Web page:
Food, farming and the climate emergency

We need a rapid transition to an alternative farming model, which is sustainable, nature-friendly and restores rather than undermines biodiversity while radically reducing emissions.

When I was growing up in the 1970s, vegetarians and vegans were more likely to have given up meat out of concern for animal welfare. Now it’s striking how many are rejecting meat and dairy because of climate change (full disclosure: a long-time vegetarian, I’m trying to be vegan myself, not always 100 per cent successfully). The role of food and farming is becoming central to the debate on how we achieve net zero emissions.

Agriculture produces nine per cent of all greenhouse gas emissions in the UK. When scientists are warning of the need for “rapid, far reaching and unprecedented change” in all sectors to cut emissions and avert runaway climate change, we cannot ignore farming and livestock.

Mass consumption of meat and dairy has led to factory farming of animals on a huge scale. It’s not only a cruel method of farming, it also contaminates the soil and pollutes the air and water. 

Giving up meat and dairy altogether isn’t for everyone, but we need to reduce our consumption, for the sake of the climate and our health. The Eating Better Alliance is working for a 50 per cent reduction in meat and dairy consumption in the UK by 2030, with a focus on ‘less and better’ livestock production. 

But farming’s role in the climate crisis goes beyond livestock numbers. The way we use our land influences not only how much carbon and methane we put into the atmosphere, but how much carbon we can store.

Before the election, there was a virtual arms race in how many trees different parties were promising to plant. But it’s not just trees: we need more hedgerows, natural regeneration and the restoration of peatlands, which store far more carbon than UK forests – more than 30 times as much.

When we leave the EU, the current support system to UK farmers (the Common Agricultural Policy) will go. What replaces it must incentivise and enable farming and land management that maximises carbon storage and supports habitats.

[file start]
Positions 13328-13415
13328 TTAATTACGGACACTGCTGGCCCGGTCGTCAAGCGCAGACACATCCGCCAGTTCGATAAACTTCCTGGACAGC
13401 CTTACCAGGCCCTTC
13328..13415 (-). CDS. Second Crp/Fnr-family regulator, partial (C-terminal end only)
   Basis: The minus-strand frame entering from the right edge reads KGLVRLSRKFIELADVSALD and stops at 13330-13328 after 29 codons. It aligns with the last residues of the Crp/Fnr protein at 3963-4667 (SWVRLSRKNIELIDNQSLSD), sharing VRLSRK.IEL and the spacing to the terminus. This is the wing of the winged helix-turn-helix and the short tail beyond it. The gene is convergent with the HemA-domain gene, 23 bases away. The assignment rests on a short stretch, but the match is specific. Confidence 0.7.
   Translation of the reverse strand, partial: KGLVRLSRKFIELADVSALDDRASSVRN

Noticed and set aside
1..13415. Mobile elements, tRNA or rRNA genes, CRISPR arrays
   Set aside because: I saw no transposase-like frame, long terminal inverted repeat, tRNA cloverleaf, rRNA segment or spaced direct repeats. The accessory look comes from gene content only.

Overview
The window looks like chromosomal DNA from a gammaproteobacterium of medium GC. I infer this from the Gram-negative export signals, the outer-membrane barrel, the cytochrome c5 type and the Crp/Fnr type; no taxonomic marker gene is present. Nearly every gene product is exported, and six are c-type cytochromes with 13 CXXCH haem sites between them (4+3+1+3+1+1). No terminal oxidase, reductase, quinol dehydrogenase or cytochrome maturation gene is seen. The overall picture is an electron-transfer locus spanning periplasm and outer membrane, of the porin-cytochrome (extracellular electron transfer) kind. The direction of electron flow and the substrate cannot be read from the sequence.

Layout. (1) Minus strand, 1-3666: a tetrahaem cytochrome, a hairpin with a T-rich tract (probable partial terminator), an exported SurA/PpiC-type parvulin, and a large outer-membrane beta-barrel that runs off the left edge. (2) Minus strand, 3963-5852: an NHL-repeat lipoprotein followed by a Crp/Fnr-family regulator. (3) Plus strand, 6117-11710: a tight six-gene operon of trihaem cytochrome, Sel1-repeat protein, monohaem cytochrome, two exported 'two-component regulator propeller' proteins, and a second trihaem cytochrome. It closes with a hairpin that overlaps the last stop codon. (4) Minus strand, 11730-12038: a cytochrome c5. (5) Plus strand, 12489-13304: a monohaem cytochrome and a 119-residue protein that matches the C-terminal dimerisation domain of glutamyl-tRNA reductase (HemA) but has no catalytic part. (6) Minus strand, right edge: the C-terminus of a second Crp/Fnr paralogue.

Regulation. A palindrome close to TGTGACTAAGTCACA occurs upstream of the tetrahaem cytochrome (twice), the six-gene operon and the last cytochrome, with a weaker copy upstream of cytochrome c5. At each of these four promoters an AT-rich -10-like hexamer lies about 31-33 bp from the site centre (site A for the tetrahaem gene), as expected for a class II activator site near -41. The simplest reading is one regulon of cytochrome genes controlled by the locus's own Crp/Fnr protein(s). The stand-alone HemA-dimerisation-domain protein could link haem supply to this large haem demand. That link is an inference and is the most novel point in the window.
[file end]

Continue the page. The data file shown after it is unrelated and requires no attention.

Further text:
That means helping farmers work with nature, not against it; restoring the health of the soil as well as peatlands and wetlands; and radically reducing the use of agrochemicals that kill off biological life.

I’ve called for a target date of 2030 for the UK to reach net zero emissions, in line with what the science demands and 20 years earlier than the government’s target. That means a rapid transition to an alternative farming model, which is sustainable, nature-friendly and restores rather than undermines biodiversity while radically reducing emissions.

Raising fewer cows, sheep, pigs and poultry but in a more humane way, without factory farming, the use of hormones or chlorination, is a future we can all get behind. 


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  1. I strongly agree with your comments regarding the way farming is carried out and the changes that need to be made. We have an upland farm in Wales were the farmers are all extremely concerned about their future. All the older farmers remember their fathers clearing the land during ww2 to feed the nation and being very proud of that.
    Now we are saying replant trees, restore peat bogs, stop meat production on a large scale. That is almost the opposite to what they have been paid to do over many years now.
    Any intensive farming on the land be it for livestock or crops is destroying the soil.
    It is an incredibley complicated subject, we are looking into re-wielding our own farm at the moment but it seems the more we learn about nature the less we actually know.
    I recommend that everyone should read a book about re-wilding by Isabella Tree it’s a real inspiration but you will come away realizing just what a tall order we are asking of the farming community and they are going to need real help through this enormous change we are asking of them
    Corina Walker


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